This morning’s Western Mail reports that Plaid Cymru officials have blocked a plan for their leader Ieuan Wyn Jones to be interviewed on TV by former Tory Welsh Office Minister Rod Richards:
ITV Wales is producing a series of five Welsh-language election programmes for S4C called Etholiad 2010, fronted by Mai Davies. The first four programmes will include a feature where retired politicians from one party will review the campaign strategy of another party.
In the first programme last night, former Plaid Cymru president Dafydd Wigley looked at the Liberal Democrats’ campaign. Next Monday’s programme will see Mr Richards reporting on Plaid.
It is understood that Mr Richards, who in a colourful career has been a Royal Marine, worked in intelligence and read the news in Welsh, wanted to ask Mr Jones about Plaid’s aim to change the way the Assembly Government is funded. Unlike many political observers, Mr Richards believes Wales could be worse off if the current Barnett formula is scrapped.
Geraint Evans, head of Welsh language programmes at ITV Wales, said: “We have been talking to Plaid for a couple of weeks about this programme. They have given us four different reasons against the proposal for Ieuan Wyn Jones to be interviewed by Rod Richards: that it was going to be difficult to get it scheduled, that Rod wasn’t the appropriate person to do the interview, that the other three party leaders – Brown, Cameron and Clegg – were not being interviewed, and that they were prepared to offer other politicians.
The paper hints at chaos and confusion in the Plaid Cymru camp when it asks why Mr Jones is leading Plaid’s election campaign when he is not a candidate. They say that the party has denied that its parliamentary leader Elfyn Llwyd – who appeared in TV debates with other parties during the last general election campaign in 2005 – has been sidelined.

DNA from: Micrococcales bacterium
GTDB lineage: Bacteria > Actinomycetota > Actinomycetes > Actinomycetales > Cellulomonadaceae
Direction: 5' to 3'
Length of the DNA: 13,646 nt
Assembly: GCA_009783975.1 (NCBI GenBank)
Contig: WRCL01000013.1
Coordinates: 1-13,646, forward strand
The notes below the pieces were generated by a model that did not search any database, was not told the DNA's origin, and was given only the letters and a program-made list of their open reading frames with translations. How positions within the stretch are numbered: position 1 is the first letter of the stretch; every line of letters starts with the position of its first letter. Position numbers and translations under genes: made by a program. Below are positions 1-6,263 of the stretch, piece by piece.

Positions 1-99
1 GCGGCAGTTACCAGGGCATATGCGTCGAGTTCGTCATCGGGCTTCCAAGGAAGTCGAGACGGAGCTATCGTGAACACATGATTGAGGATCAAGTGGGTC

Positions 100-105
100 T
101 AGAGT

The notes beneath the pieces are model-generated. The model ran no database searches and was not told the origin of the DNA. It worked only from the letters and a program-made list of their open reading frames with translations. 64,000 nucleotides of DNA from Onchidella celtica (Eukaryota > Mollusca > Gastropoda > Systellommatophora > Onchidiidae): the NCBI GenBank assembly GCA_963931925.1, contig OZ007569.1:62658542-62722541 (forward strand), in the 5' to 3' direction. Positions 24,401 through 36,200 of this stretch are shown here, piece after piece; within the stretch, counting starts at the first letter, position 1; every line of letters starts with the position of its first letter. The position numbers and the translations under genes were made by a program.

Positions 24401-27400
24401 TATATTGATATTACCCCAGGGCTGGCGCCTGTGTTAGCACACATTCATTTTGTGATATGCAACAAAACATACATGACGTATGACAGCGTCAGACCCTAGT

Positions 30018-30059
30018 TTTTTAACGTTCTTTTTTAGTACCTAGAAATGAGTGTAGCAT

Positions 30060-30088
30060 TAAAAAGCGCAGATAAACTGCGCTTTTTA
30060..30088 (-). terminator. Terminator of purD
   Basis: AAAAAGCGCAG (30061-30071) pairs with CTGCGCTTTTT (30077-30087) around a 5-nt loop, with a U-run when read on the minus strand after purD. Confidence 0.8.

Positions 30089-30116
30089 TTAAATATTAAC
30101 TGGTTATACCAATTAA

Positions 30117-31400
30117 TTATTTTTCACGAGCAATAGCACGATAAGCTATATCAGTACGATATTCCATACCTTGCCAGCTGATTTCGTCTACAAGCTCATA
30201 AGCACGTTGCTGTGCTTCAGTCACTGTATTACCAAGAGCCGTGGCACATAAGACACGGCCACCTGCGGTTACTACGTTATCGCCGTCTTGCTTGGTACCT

The failure of Ieuan Wyn Jones to subject himself to a grilling by a long-time opponent will raise the spectre of his poor performance in the 2001 election which led to him resigning his party’s leadership in face of a revolt by half of his Assembly Group. The Western Mail’s opinion column though puts its finger on deeper problems:
‘the Plaid election campaign has failed, so far, to catch fire, and today’s news that leader Ieuan Wyn Jones is reluctant to appear in an ITV Wales production hardly gives the impression that the party thinks it is going places.
Plaid remains bedeviled by a difficulty that it has faced in every Westminster election since devolution – how to persuade voters to rally to its cause when its attentions, understandably, are focussed on Cardiff Bay.
It faces fresh headaches as it prepares to launch its manifesto today. It has acquired the habit of talking up its chances in successive elections, only to see them dashed. They risk becoming the party that cried “breakthrough” once too often.
Last year’s European Elections were a case in point: Plaid were keen to brief the press that they were on the verge of topping the poll – only to finish third behind the Conservatives and Labour.
And it remains unclear who is in charge of the party’s campaign. The election launch press conference carried UK-wide on the 24-hour news channels featured Ieuan Wyn Jones and Helen Mary Jones – both AMs and neither standing for a Westminster seat. It’s an anomaly Plaid must address if it’s to be taken seriously from now on.’